Milwaukee Art Museum launches new rebranding campaign

Last updated on July 2nd, 2019 at 09:36 am

The Milwaukee Art Museum has selected Boelter + Lincoln Marketing Communications (B+L) to develop the museum’s new rebranding campaign, in conjunction with its major restoration and renovation project, which began earlier this fall.


The Collection Galleries in the Museum’s Saarinen and Kahler buildings have been taken off view for the next year for extensive restoration work. The museum, however, remains open and active. The collections will be re-installed in the fall of 2015, and the Museum will unveil easier wayfinding, a new lakeside entrance, redesigned galleries, and restrooms on every floor.

After two years of negotiations and planning, the Milwaukee Art Museum announced its Plan for the Future, a comprehensive public campaign to restore the War Memorial and Kahler buildings and reinstall the museum’s galleries. The Plan for the Future is part of the Museum’s $15 million commitment to the $25 million project in partnership with Milwaukee County.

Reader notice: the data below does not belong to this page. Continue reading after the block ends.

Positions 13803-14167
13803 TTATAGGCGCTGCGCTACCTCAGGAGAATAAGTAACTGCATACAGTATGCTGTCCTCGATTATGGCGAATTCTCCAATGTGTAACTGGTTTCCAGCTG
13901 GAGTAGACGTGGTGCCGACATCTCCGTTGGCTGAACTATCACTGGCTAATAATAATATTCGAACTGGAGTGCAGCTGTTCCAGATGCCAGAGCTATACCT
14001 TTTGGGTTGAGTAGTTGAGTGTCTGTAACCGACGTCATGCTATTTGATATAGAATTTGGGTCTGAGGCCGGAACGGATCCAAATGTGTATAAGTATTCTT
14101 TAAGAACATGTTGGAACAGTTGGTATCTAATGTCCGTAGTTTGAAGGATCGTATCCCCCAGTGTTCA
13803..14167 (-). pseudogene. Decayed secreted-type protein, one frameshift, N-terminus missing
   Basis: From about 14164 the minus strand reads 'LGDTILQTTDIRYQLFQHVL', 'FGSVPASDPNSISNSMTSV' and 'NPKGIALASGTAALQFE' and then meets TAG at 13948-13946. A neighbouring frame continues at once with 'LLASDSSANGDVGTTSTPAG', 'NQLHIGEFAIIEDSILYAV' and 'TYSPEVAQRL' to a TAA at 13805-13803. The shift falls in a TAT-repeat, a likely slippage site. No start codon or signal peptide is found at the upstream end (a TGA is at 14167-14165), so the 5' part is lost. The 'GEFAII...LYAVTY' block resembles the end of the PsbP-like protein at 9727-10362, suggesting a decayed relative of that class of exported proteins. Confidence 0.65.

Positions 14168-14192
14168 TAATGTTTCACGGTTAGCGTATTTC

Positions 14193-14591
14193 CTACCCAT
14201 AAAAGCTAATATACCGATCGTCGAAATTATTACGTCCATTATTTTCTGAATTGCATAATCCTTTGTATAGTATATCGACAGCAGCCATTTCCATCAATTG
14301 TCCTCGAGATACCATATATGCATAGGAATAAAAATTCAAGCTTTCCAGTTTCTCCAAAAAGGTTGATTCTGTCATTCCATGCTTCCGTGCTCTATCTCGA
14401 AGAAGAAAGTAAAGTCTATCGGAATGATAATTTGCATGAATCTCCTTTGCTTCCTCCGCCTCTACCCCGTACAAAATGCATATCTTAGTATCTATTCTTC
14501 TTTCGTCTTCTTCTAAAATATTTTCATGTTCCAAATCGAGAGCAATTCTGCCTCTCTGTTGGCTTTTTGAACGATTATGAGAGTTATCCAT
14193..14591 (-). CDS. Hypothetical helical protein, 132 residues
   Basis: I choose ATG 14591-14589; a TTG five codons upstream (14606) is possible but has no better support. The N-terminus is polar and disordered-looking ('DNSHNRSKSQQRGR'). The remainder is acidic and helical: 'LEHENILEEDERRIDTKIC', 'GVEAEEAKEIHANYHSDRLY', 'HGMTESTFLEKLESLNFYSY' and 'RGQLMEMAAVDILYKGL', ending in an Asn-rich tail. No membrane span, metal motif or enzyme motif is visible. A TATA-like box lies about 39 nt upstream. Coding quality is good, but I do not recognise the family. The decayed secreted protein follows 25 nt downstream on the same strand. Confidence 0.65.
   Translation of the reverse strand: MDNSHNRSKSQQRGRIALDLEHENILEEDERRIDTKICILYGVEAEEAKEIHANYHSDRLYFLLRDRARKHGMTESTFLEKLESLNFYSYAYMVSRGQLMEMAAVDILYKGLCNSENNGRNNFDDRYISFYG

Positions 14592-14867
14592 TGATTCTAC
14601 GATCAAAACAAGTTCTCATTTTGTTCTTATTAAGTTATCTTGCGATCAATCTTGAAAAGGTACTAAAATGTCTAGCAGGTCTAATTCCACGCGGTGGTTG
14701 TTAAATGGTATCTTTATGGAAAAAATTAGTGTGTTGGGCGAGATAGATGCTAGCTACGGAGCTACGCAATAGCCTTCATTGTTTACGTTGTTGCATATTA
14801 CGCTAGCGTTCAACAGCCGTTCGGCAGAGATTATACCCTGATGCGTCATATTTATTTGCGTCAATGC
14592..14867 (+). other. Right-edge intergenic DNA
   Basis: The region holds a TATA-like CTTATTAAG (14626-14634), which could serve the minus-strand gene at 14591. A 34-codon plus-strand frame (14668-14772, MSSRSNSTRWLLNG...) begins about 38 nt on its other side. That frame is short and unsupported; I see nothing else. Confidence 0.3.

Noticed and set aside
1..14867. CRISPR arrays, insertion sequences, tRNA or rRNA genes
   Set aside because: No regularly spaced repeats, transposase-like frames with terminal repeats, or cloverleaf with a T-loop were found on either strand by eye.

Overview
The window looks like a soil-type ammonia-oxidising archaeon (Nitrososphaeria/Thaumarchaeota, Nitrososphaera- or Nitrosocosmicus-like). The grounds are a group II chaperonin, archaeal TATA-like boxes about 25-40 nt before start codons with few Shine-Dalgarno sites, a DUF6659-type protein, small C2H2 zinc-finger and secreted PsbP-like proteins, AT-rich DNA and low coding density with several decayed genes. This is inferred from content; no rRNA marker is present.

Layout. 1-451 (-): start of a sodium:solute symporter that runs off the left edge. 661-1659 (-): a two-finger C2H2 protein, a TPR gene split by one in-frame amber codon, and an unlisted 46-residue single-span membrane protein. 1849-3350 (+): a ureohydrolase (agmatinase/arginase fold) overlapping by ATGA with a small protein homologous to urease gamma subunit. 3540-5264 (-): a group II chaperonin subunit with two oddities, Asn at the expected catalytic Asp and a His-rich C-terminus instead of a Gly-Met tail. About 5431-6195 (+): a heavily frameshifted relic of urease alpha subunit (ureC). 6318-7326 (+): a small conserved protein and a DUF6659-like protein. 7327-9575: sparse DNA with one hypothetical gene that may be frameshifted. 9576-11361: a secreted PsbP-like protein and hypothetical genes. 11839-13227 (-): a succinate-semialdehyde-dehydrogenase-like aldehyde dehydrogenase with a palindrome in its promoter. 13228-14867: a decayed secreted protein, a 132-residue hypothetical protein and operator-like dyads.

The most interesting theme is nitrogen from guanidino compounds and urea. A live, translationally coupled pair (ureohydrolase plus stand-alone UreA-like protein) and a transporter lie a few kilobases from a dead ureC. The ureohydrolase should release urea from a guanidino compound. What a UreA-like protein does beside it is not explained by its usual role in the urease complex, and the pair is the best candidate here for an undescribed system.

The marketing campaign will launch shortly before the Collection Galleries and the new east entrance open, and will include print, broadcast and digital media.

The museum campus currently includes the War Memorial Center (1957) designed by Finnish-American architect Eero Saarinen; the Kahler Building (1975) by Milwaukee-based architect David Kahler; and the Quadracci Pavilion (2001) by Spanish architect Santiago Calatrava. With the renovation, the museum’s gallery space will increase by 10,000 square feet.

The museum houses a collection of more than 30,000 works, with strengths in 19th- and 20th-century American and European art, contemporary art, and American decorative arts. It is the world’s leading repository for work by untrained creators and has one of the largest collections of works by Georgia O’Keeffe.

“We’re excited to work with an international destination like the Milwaukee Art Museum,” said B+L president and chief executive officer Jill Brzeski. “The museum’s brand and image should reflect the bold improvements being made to its facility.”

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